Saturday the 18th of March saw 28 volunteers from the Ahmadiyyan community group and local councillors Raju Pandya and Terry Paton come along to the community clean up of Green Lane which links Berrylands to New Malden. The day had a fantastic family atmosphere where we worked to pick up litter and push some bramble back that is smothering native hedgerow that was planted in the past. Though bramble can provide good habitat for a range of species if not controlled it can dominate other species outcompeting them for light and nutrients.
The 11th of March was a beautiful spring day, Kingston Hill Campus was alive with bird song with greater spotted woodpeckers, great tits, wrens and robins all contributing to the splendid sounds of early spring.
On the first day of meteorological spring volunteers from the Knollmead Permaculture Reserve and Kingston Environment Centre helped to manage the community orchard at Alexandra Recreation Ground. The day had the expert support from Lewis who works for the Urban Orchard Project.
These trees were planted about 3 years ago, and have been somewhat neglected since. However, the trees have all survived well, and some were showing significant growth from last year.
On Saturday the 25th of September 43 volunteers made their way to Petersham Common, this included volunteers from Petersham & Ham Sea Scouts and our Duke of Edinburgh programme. We joined Ken who looks after Petersham Common, with the Petersham Common Conservators who are in charge of the sites management.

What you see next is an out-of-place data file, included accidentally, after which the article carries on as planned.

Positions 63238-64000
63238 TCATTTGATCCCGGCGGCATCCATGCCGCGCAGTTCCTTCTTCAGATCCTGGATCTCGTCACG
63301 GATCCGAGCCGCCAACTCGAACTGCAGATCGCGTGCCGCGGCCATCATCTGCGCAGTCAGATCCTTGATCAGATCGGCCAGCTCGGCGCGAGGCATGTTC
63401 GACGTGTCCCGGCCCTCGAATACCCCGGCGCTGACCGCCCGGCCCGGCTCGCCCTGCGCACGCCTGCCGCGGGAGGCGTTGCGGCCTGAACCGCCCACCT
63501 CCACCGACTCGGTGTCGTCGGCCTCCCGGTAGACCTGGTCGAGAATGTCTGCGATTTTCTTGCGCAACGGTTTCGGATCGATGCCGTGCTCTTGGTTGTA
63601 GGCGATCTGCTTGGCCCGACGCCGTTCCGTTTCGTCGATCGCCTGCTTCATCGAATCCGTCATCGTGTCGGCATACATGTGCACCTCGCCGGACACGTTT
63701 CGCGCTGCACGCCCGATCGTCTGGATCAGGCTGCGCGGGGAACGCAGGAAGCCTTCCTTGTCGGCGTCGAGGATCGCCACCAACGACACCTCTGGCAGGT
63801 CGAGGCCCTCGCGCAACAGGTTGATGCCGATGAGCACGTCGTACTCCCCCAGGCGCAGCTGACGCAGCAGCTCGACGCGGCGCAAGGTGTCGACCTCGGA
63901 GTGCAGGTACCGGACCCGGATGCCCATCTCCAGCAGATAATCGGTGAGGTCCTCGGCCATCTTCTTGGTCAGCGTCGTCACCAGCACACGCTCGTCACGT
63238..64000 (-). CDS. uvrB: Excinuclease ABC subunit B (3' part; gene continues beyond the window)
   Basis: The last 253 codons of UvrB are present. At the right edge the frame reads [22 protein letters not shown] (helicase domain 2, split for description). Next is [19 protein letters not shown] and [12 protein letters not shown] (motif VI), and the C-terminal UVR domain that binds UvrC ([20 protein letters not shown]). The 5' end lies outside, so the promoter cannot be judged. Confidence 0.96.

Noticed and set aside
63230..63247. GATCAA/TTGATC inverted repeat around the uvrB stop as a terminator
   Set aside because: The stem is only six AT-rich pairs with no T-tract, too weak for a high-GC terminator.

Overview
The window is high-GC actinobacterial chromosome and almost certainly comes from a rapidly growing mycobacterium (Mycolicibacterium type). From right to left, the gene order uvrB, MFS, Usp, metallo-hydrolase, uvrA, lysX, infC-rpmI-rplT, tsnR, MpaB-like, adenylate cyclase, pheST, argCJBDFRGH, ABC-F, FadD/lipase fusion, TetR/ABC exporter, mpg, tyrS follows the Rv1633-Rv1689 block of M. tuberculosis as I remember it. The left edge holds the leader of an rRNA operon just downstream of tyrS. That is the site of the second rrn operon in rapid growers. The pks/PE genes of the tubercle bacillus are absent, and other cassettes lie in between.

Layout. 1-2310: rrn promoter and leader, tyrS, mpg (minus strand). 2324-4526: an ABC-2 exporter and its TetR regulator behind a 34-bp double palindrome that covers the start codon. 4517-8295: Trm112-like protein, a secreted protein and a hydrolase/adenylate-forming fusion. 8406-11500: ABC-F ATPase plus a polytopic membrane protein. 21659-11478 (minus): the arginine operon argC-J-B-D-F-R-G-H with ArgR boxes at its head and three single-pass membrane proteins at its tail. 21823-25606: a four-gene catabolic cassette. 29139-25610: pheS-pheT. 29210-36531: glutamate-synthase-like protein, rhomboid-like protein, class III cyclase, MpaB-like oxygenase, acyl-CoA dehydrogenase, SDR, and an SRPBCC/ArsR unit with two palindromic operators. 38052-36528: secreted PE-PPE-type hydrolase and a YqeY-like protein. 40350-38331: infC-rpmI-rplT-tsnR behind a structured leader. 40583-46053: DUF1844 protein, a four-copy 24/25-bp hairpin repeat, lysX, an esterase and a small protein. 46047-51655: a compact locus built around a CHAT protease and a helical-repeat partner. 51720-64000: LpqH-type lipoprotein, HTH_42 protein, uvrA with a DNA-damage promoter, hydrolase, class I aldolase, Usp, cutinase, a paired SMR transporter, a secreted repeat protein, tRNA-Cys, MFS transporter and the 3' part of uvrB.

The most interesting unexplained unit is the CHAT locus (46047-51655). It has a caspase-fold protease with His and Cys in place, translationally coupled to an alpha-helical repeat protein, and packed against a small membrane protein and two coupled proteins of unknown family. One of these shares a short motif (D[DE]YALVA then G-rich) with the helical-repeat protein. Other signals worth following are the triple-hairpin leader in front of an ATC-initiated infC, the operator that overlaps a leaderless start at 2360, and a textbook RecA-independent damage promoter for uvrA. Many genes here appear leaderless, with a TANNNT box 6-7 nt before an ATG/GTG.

On a chilly morning 11 volunteers from the Kingston Cemetery Wildlife Group, met at the Cemetery to build stag beetle homes. Marina from the Kingston Biodiversity Network led the day, starting with a talk on these majestic invertebrates. Telling the group that these creatures can have a larval stage lasting 3-7 years living in dead wood, after which time they emerge in the summer to find a mate.
On a snowy morning in February, volunteers arrived at Kingston Hill Campus to take part in the Universities ‘woodland flora project’. Kingston Hill used to form part of the ancient woodland on Coombe Hill, and therefore is highly valuable to a range of biodiversity including many bird species like the great spotted woodpecker.
Twenty-five volunteers including Duke of Edinburgh Students and Kingston University students, continued the good work that we started before Christmas removing the invasive rhododendron that dominates the wood, (read the previous blog to learn more about rhododendron).
Saturday the 10th of September saw the first day of our volunteer/ Duke of Edinburgh conservation programme for the 2016-2017 season. This inaugural event was held on the normally restricted Tolworth Court Farm Moated Manor Local Nature Reserve. Though only a site of 2.7 hectares, it has a fantastic diversity of habitats from neutral grassland to wet woodland and a pond which is home to a resident heron and lots of smooth newts.